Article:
Features such as slower speech, clearer articulation and emphatic stress, paraphrases, synonyms and restatements, rhetorical signaling devices, self-repetition, and suppliance of optional syntactic signals (e.g., relative and complement clause markers) serve neither to “simplify” nor to “complexify” the surface form, . . . rather, they are clarifications of meaning only, opportunities for the listener/reader to better decode the communications.
Sunday, May 29, 2011
Simplification Versus Elaboration
Oh, S. (2001). Two Types of Input Modification and EFL Reading Comprehension: Simplification Versus Elaboration. TESOL Quarterly, 35(1), 69-96.
Sun-Young Oh’s article, “Two Types of Input Modification and EFL Reading Comprehension: Simplification Versus Elaboration,” examines the academic and linguistic benefit of simple and elaborate input modifications.
So what are simple and elaborate input modifications?
First, input modifications. Oh (2001) defines an input as “all types of linguistic data from a target language that learners are exposed to and from which they learn” (pg 69). From this definition, the reader concludes Oh referring to the various types of modifications to help ELL retain the target language. In her study, she looks at two types of input modifications concerning reading comprehension: simple and elaborate.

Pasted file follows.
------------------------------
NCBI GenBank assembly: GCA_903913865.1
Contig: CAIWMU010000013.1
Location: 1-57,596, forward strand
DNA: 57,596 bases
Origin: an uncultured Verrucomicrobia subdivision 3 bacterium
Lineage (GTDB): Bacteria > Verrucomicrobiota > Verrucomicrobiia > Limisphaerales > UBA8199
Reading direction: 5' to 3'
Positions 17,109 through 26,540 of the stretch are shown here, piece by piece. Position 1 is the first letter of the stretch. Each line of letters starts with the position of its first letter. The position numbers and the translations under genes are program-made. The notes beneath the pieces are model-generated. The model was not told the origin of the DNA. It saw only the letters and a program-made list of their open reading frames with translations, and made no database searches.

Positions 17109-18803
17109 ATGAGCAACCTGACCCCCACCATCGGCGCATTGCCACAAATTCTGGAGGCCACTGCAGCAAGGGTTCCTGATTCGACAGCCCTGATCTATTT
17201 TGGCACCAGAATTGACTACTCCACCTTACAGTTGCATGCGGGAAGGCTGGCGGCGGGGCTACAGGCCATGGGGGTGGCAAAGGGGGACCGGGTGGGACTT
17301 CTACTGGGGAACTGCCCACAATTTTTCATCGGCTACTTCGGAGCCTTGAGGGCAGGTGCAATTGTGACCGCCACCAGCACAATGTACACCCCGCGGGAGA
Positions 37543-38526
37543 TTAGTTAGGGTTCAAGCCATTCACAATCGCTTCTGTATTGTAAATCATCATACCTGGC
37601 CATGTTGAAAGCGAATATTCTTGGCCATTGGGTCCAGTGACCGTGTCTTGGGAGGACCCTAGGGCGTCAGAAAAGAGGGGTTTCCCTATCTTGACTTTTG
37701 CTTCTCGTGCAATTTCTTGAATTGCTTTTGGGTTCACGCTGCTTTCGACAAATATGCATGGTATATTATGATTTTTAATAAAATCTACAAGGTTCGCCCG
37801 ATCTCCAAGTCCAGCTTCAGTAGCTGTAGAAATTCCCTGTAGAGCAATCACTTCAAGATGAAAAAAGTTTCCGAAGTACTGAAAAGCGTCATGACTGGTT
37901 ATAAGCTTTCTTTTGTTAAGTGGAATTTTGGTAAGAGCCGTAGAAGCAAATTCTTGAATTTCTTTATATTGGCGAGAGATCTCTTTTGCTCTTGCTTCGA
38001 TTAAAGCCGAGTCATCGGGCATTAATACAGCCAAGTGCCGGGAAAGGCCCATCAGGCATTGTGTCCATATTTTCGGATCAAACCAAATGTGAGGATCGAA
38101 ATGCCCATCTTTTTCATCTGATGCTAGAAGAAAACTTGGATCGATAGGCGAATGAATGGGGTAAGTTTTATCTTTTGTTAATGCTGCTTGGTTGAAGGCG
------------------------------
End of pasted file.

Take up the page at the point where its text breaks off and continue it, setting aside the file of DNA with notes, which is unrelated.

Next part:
Simple Input Modifications:
Simple input modifications takes a text and modifies the text, or provides a less complex vocabulary and syntax. In addition, it contains shorter utterances, simpler lexis, and deletion of sentence elements or morphological inflections. (Oh, 2001). The pedagogical thought process of using simple input modifications resides in thinking ELLs will have an increase in comprehension, linguistically and academically.
Elaborate Input Modifications:
In Oh’s article (2001), the authors, Parker and Chaudron, of “The Effects of Linguistic Simplification and Elaborative Modifications on L2 Comprehension,” elaborately define elaborate input modification:
The authors explain elaborate input modifications are not utilized to increase the difficult of the “surface” of the text, but they are merely providing chances for ELLs to “better decode” (70) the meaning of the text (Oh, 2001).
In Oh’s examination of simple and elaborate input modifications, her research yielded a varying perspective. According to the study, the simple input modification assisted the students reading comprehension; however, this facilitation did not benefit low language proficiency students (Oh, 2001). Nevertheless, the simple input modifications would yield higher language proficient students with better reading comprehension scores due to their current language ability (Oh, 2001).
On the other side of study, Oh (2001) discovered “elaborated input [modifications] significantly enhanced the reading comprehension of students at both high and low proficiency levels,” and “…elaborated input [modifications] significantly improved [the students’] performance on inference items” (pg 90).
In other words, Oh’s research informed the reader that simple input modifications were easier to comprehend at the present time; however, elaborate input modifications would help the student significantly throughout his or her continuing education.